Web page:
'Pocket parks' leave sex offenders questioning where to live


"This is the first place I found that I actually could stay, but I've had to move a few times before because it was just where I can't live," said John.

The move could force out the high number of registered sex offenders living in the area since Jessica's Law restricts them from living within 2,000 feet of park, school or daycare.

Sex offender advocates say the high concentration of sex offenders -- more than 130 at its peak in the 13-block neighborhood -- is the direct result of the law, since it makes housing so limited.

Shana Rowan of USA Families Advocating an Intelligent Registry says it's actually putting the public at risk.

"The isolating factor might feel good, but in the end it detaches the offender from the community and makes it more likely that they will re-offend," she said.

She says research has shown residency restrictions do not reduce the recidivism rate, which is already very low at just over 3 percent, according the California Department of Corrections.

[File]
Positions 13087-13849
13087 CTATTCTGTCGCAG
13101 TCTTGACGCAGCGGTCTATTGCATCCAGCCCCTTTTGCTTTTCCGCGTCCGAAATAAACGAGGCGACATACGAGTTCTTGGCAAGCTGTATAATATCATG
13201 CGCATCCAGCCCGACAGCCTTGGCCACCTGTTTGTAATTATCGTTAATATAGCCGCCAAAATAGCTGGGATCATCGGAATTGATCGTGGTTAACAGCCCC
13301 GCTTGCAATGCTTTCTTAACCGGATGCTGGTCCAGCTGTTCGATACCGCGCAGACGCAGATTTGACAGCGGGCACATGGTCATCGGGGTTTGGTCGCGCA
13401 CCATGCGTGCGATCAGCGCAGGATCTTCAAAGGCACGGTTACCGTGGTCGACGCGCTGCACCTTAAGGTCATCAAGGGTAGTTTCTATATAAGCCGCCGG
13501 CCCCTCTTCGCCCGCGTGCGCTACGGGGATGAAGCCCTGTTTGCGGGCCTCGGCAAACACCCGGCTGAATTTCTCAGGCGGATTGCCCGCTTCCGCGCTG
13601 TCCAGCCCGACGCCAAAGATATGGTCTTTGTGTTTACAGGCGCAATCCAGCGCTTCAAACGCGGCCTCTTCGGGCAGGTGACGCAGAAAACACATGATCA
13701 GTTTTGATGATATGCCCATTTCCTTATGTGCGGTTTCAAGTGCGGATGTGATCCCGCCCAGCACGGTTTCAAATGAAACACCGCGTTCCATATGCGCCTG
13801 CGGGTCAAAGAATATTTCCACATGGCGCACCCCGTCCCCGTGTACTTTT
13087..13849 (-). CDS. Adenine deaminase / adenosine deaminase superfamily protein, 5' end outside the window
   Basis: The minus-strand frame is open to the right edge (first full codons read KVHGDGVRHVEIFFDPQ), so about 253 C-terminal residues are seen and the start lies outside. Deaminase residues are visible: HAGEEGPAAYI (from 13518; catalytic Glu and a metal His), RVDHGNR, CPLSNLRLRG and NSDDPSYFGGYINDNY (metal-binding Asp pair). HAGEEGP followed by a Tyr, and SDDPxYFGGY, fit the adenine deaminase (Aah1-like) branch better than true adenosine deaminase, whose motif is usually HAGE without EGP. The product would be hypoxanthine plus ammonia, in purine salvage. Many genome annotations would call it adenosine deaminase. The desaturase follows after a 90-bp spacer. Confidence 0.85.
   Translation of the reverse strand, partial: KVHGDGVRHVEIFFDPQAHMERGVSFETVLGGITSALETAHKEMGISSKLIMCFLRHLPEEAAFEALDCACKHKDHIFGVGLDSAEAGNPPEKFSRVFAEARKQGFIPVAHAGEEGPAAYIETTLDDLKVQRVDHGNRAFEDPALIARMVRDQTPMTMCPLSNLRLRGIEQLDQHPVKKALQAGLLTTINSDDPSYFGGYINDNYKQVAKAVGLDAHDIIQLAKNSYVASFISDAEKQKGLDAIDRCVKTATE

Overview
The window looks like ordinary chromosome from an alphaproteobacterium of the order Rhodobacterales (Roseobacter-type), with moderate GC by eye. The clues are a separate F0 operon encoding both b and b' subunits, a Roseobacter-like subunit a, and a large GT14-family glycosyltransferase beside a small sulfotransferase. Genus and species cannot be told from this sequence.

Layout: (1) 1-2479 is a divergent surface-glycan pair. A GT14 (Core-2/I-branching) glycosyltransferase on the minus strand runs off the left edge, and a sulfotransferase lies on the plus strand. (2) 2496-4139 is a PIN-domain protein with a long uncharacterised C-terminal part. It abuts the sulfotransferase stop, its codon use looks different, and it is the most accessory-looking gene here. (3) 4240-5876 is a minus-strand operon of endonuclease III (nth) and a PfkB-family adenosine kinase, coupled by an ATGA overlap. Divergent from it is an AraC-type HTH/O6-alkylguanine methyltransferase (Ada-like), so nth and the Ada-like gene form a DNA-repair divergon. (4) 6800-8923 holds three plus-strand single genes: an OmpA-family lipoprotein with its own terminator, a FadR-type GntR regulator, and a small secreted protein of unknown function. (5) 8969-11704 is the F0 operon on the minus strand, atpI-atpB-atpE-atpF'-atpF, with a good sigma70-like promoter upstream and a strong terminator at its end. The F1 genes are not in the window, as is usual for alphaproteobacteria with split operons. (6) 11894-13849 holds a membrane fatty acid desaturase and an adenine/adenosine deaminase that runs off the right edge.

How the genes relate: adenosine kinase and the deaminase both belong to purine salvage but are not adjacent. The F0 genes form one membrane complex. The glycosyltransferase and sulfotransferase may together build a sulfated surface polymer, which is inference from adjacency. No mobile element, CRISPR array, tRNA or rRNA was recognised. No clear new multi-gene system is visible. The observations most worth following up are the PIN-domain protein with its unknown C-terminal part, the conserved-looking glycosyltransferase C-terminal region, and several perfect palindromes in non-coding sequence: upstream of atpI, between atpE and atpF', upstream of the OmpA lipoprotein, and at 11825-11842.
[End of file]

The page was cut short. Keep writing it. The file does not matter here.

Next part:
"They're going to end up in somebody else's community, and eventually it's going to be problem there, and if we continue to refuse to look at the facts and start integrating them into our policies, this is just going to be a never ending problem," she said.

As housing options shrink, advocates say more offenders are ending up on the streets where supervision is difficult. Even John admits in the end, where offenders live doesn't really matter.

"It is very difficult to find a place to live. Most of us want to live in our own homes, most of us can't even live in our own homes because of these damn restrictions. If we really wanted to do something we'd do it," he said.

At this point it is unclear if the sex offenders in the area will be forced to move or not since an L.A. judge has ruled the park restriction of the law unconstitutional.

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